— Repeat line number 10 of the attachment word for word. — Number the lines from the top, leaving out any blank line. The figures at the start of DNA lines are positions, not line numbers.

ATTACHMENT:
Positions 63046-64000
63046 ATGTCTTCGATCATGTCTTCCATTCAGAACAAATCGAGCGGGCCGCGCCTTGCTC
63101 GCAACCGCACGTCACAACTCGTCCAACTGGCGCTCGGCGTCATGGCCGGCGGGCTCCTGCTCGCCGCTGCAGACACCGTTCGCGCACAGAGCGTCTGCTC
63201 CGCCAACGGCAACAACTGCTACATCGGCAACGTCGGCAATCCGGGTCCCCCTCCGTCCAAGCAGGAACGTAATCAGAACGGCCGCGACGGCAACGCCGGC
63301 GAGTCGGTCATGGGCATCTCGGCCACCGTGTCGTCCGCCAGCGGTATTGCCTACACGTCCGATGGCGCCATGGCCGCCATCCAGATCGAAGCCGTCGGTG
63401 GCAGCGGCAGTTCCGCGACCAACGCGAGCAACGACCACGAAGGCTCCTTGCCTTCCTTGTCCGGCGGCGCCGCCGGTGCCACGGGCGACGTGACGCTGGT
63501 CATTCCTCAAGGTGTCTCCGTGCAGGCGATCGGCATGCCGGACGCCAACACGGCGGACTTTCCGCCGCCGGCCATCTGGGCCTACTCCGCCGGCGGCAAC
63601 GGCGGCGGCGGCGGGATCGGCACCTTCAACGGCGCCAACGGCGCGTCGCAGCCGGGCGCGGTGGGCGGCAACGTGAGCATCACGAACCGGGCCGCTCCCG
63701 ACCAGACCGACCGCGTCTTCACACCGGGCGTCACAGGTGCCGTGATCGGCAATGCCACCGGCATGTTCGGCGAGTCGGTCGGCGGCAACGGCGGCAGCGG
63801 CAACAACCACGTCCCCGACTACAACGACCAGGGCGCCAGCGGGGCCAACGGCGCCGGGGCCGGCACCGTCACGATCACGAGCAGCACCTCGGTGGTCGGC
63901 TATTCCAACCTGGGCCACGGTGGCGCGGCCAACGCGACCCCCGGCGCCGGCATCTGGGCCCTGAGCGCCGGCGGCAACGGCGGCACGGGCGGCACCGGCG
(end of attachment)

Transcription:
63801 CAACAACCACGTCCCCGACTACAACGACCAGGGCGCCAGCGGGGCCAACGGCGCCGGGGCCGGCACCGTCACGATCACGAGCAGCACCTCGGTGGTCGGC